Docket No. 2013-1330
September 5, 2014
Brief Summary: DC claim constructions vacated because definitions improperly imported limitations from preferred embodiments and the DOE analysis was only a “shortcut”.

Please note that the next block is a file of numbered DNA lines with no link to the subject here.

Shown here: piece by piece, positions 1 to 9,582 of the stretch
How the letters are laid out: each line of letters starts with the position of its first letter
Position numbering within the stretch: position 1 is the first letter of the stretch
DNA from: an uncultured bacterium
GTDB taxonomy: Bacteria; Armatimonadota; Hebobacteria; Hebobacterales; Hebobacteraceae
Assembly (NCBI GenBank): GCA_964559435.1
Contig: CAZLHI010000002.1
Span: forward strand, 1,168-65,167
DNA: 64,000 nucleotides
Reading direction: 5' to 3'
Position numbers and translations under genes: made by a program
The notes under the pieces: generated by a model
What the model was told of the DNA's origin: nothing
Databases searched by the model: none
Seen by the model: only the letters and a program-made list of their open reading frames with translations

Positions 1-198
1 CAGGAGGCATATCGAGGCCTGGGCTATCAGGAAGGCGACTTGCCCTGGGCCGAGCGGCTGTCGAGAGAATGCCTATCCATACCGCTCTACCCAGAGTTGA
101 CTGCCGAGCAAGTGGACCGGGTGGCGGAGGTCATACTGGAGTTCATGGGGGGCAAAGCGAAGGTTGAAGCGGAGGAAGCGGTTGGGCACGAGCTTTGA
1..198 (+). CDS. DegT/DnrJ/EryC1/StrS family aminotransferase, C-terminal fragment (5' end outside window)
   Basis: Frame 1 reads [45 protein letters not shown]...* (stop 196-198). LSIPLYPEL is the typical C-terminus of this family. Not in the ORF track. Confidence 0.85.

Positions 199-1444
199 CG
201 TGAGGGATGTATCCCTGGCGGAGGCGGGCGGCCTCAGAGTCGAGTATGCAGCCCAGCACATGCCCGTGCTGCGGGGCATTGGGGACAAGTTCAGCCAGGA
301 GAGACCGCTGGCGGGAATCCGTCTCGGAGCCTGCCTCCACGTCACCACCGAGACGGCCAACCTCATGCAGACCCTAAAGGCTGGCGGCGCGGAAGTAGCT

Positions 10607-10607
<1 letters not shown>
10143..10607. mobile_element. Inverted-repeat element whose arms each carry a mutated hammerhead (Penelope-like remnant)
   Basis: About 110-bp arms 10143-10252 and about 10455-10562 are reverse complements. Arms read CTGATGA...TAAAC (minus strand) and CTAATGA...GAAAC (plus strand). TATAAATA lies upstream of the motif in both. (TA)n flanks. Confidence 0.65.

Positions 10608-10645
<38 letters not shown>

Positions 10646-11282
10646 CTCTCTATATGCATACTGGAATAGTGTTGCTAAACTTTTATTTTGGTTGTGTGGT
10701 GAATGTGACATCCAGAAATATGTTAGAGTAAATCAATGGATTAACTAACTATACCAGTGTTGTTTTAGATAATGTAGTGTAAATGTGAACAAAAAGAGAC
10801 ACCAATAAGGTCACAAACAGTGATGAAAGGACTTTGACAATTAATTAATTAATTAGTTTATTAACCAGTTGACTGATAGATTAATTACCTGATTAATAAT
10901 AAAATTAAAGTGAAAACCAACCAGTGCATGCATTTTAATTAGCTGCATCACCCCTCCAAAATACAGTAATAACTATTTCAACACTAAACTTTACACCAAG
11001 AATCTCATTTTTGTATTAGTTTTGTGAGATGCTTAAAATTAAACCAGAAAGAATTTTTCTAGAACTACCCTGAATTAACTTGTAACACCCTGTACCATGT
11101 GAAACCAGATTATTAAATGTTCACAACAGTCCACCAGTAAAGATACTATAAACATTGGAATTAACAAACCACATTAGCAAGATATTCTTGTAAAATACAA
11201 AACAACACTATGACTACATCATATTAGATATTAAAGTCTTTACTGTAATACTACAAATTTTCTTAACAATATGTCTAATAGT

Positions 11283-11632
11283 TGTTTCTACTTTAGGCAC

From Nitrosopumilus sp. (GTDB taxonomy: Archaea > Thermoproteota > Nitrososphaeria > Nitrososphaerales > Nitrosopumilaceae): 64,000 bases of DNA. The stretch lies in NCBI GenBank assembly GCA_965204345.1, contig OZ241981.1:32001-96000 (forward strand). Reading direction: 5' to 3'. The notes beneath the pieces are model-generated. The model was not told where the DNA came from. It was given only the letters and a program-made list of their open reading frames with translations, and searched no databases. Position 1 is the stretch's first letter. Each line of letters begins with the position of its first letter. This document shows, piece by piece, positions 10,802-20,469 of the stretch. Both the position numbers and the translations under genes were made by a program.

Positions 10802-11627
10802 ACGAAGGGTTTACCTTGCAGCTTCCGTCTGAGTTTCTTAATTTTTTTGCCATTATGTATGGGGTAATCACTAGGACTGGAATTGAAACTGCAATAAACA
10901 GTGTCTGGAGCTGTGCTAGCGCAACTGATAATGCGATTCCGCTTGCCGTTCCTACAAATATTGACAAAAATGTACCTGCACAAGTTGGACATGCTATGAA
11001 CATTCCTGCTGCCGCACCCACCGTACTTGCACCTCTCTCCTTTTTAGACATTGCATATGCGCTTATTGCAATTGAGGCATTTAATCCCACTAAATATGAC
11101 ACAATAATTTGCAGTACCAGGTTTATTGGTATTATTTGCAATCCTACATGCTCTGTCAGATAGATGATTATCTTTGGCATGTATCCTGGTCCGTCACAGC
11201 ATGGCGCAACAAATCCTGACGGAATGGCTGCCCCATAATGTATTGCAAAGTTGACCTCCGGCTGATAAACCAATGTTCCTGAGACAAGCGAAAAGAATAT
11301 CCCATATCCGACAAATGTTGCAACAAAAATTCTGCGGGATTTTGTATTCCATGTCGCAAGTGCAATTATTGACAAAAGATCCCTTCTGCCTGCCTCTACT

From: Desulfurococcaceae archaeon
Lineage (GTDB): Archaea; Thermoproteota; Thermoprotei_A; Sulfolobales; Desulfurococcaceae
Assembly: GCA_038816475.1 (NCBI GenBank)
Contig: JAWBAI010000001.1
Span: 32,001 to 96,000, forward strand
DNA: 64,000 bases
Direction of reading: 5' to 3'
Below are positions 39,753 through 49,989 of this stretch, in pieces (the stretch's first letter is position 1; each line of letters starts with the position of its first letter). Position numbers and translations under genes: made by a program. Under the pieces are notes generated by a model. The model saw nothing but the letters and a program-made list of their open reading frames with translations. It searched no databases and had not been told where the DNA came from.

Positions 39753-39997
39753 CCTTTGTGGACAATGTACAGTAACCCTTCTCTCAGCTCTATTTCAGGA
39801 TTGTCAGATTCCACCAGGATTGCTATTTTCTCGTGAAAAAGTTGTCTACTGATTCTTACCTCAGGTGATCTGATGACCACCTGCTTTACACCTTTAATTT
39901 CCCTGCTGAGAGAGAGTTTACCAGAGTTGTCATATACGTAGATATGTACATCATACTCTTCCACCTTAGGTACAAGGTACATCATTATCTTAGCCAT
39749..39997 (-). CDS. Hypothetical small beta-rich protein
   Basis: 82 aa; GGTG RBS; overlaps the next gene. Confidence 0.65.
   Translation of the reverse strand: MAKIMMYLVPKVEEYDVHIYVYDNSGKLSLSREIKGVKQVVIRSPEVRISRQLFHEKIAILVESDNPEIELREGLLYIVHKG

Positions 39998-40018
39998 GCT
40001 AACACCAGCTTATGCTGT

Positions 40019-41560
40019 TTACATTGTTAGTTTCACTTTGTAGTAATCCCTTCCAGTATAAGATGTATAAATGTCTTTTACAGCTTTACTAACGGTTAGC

Summary: Pegasus appealed DC grant of SJ of noninfringement of is patents relating to digital pens and receiver devices based on claim construction of “drawing implement”, “given time interval”, “marking implement” and “temporary attachment”. The DC construed a “drawing implement” to be “a conventional writing utensil that can be used alone or together with the invention”. But the FC panel concluded that “the correct construction should exclude the word ‘conventional’” because “[t]he claims do not state [it] must be conventional”, “the specifications expressly disclose a variety of drawing implements” and “[t]he district court erred by importing the word ‘conventional’ from preferred embodiments” (Liebel-Flarsheim (FC 2004)). The DC constructed “given time interval” as “fixed at a few seconds or less” because “all evidence suggests there must be some upper-bound to the interval”. The FC panel disagreed, however, because “the intrinsic evidence does not limit” as defined by the DC (“the district court erroneously imported a limitation from a preferred embodiment”, Liebel-Flarsheim). The DC defined “marking implement” to be “an implement that has a marker tip (and not a pen tip).” But the FC panel disagreed, finding “[n]othing in the…patent limits” the “marking limit” as defined by the DC since “the specification interchangeably refers to ‘marking implement’ as a ‘marker’[,]…as a ‘pen’”, and as a “pen tip”. The DC construed “temporary attachment” as “an element that can be removed from the device’s ‘retrofittable apparatus’” (for, e.g., attaching the device to a whiteboard). The FC panel again concluded that the DC definition “reads out preferred embodiments” (citing Anchor Wall Sys., FC 2003). Pegasus also appealed the grant of SJ of noninfringement of one of its patents under DOE. However, the FC concluded that the DC “shortcut” the DOE inquiry by devoting “only two sentences to its decision” which reasoned “that allowing continuous ultrasound signals to be equivalents [to “intermittent”] would eliminate the intermittent limitation entirely”. A proper analysis requires the court to “ask whether an asserted equivalent is an ‘insubstantial difference’ from the claimed element, or whether it matches the ‘function, way, and result of the claimed element” (Deere, FC 2012). Thus, the DC constructions and the DOE decision were vacated.